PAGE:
The Florida Gators and the Florida State Seminoles have one of the strongest rivalries in the country. It takes an important cause to bring us together. We write as the presidents of these universities to share our common mission and invite South Floridians to join the cause: making Florida the top national destination to learn, create, work, and live.
Thanks to the visionary and ongoing support particularly of Senate President Joe Negron, House Speaker Richard Corcoran and Gov. Rick Scott, Florida is beginning to realize the benefit of recent investment in our universities. Last month, U.S. News and World Report declared Florida the best state in the nation for higher education based on value and performance. The University of Florida was ranked 14; Florida State, 38.
We are on the rise, but we can do so much more.
Right now, Florida lawmakers are debating the future of higher education. Should we take our universities to the next level by investing the resources needed to create top-tier universities? Do we hit the brakes because good is good enough? The answers to these questions reach far beyond the college campuses and affect the life of every Floridian.
We know there is a direct correlation between the prosperity of a state and the quality of its higher education institutions. We contribute by:
▪ Research, such as the groundbreaking work FSU and UF are doing to treat and control Zika. Together, Florida institutions have more than $2.1 billion in research expenditures.
▪ Teaching, by preparing the state’s workforce for the jobs of the future in an incredibly competitive global economy. And it’s not just for students from wealthy families. Florida is a national leader in successfully supporting students from all backgrounds.
▪ Service, by partnering with businesses and communities to share knowledge, resources, and expertise. Private companies licensing technology from UF infused nearly $2.3 billion into the state of Florida economy in 2015 and accounted for the employment of more than 10,600 people. FSU’s medical school has generated over $1 billion in statewide socioeconomic impact through its regional clinical campuses that employ more than 2,300 clinical faculty members. who teach students and provide medical care for countless patients in rural and underserved populations throughout Florida.
We are doing great work, but we can and should do more. Nationally, Florida universities are far behind their peers in several key areas, which is keeping us from realizing their full potential. We don’t have enough faculty to advise and teach students, and we need to increase research funding, attract nationally recognized faculty, and improve compensation for graduate students.
Targeted investment, by the state, in performance funding, preeminence funding, the World Class Faculty Scholar program, the Professional and Graduate Degree Excellence program, student scholarships, and university physical infrastructure, will show the national higher-education community that Florida is committed to providing high-quality education, research, and public service to the state and nation.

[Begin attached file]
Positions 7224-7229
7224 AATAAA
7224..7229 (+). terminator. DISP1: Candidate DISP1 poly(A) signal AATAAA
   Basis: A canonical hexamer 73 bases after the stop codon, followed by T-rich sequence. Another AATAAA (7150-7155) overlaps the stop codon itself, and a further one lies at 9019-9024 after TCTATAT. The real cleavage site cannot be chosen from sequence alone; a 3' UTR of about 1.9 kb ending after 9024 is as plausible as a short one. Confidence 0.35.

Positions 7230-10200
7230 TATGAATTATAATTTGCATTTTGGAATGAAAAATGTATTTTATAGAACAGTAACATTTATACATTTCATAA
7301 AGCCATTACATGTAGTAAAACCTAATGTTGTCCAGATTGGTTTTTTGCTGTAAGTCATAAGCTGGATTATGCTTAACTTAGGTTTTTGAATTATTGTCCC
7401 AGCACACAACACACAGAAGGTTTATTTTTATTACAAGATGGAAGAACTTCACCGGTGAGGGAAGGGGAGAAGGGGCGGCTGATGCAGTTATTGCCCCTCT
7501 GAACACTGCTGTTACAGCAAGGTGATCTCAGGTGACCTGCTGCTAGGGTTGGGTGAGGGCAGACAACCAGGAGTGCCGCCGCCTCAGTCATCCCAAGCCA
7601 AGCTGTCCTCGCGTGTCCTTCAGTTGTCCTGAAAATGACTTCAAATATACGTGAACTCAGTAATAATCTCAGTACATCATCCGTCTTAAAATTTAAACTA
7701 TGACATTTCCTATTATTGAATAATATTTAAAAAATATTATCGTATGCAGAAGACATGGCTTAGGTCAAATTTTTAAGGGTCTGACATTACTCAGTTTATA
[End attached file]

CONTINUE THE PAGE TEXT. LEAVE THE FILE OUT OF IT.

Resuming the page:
We must continue our efforts — the existing top institutions in the rest of the country aren’t standing still.
All of which brings us back to the original question: Why should having top-ranked universities matter?
Simply, because it is a reflection of the entire state and its people.
A state with top-ranked universities stands as a beacon signaling to the rest of the country that it values progress, knowledge, and economic growth and opportunity.
Tourism, real estate and agriculture drive the state’s economy. Florida has long sought to add a fourth leg to this stool, and its research universities have been partners in this effort by joining local and state governments in building our growing technology economy.
Having top-ranked universities also signals this is a state that values the future — not just its own but that of the entire nation, and it wishes to contribute to that future in meaningful ways.
Perhaps most important, having top-ranked universities signals that this is a state that values its young people enough to give them the best shot possible at a bright future without having to go elsewhere to find it.
That alone is a goal worth reaching.
As all of our research universities reach the next level of excellence, we will transform the state together, helping Florida to rise as a leader in commerce, culture and international stature.
We may be rivals on the football field, but we stand united in doing all we can to continue to improve our state.
John Thrasher is president of Florida State University. Kent Fuchs is president of the University of Florida.